A C-130 landing on a Wyoming highway, learning combat casualty care in Rifle and high-altitude paratrooper drops were part of a multiday training exercise for military personnel during the annual Rally in the Rockies.
Colorado and Wyoming played host to Air Force reservists and National Guardsmen from around the country. The training also included making cargo drops, task force resupply and personnel extraction. It was designed to challenge and prepare airmen for combat operations while presenting them with realistic scenarios.
“The Rally in the Rockies exercise ensures the Air Force Reserve and National Guard can provide an instantaneous surge capacity across most mission sets to strengthen our active-duty counterparts,” said Maj. Nick Hainsfurther, 913th Operations Support Squadron pilot and lead exercise planner.
The 913th Airlift Group is based in Little Rock Air Force Base, Ark. More than 12 Air Force Reserve units from the 22nd and 10th Air Force and various National Guard units went through the simulated exercises.
Rifle Garfield County Airport in Rifle served as a forward operating base, with Peterson Space Force Base in Colorado Springs acting as the main base. More than 100 airmen were based in Rifle — the main air operations location — where some participated in multicapable airmen training, in which they learned a variety of Air Force jobs including tactical combat casualty care and wet-wing defueling.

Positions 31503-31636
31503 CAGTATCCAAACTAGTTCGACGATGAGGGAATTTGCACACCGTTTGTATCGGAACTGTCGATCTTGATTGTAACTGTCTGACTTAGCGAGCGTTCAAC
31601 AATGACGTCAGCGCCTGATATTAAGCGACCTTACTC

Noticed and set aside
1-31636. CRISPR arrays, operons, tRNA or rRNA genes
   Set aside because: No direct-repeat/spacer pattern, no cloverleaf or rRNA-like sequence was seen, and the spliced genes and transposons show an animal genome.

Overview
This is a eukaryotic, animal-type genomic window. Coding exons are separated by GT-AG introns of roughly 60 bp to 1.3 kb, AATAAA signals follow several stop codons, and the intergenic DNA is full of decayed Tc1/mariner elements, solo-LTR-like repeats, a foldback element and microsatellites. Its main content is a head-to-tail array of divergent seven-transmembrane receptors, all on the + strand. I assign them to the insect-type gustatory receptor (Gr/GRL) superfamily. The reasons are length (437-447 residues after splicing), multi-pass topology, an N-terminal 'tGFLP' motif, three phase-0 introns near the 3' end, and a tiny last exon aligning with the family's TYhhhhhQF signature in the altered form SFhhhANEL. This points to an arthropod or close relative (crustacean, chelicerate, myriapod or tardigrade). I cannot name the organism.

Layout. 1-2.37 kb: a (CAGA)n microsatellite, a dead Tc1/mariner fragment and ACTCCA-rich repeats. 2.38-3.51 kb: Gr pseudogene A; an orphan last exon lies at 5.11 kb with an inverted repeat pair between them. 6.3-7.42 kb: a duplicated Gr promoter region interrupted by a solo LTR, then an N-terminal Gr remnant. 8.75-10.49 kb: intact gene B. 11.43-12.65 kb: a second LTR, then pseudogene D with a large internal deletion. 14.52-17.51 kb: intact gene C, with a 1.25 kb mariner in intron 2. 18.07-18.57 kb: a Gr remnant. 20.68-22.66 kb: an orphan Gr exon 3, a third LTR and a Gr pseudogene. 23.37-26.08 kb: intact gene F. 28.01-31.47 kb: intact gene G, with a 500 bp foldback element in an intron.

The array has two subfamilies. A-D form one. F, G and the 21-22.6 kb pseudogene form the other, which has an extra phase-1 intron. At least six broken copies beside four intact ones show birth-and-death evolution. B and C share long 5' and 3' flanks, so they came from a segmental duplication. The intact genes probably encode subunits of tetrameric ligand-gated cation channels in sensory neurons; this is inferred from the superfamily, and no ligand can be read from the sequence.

“We are having airmen learn capabilities outside their day-to-day jobs to help them take on future challenges they may encounter by increasing their readiness and expanding their war-fighting capabilities in a expeditionary environment,” said Chief Master Sgt. Timothy Nugent, 22nd Air Force, Dobbins Air Reserve Base, Ga., logistics planner and exercise lead for multicapable airmen training.
“We have aerial porters, maintainers, security forces and medical technicians doing things outside their career field and that’s by design.”
The 354th Fighter Squadron out of Davis-Monthan Air Force Base, Arizona — home to A-10 Thunderbolt II aircraft used for close air support — participated in the exercise in Rifle and sees its value.
They often deploy in small groups and need airmen with diverse skillsets.
“To maintain the same lethality with a smaller team, we need airmen who can fill whatever role the team needs to execute the mission,” said Maj. Pops O’Brien, 354th Fighter Squadron A-10 pilot. “Multicapable airmen equals a mission-capable attitude.
“The training we get in exercises such as this is invaluable. We must arm our airmen with the training, resources and equipment needed to engage in the high-end fight.”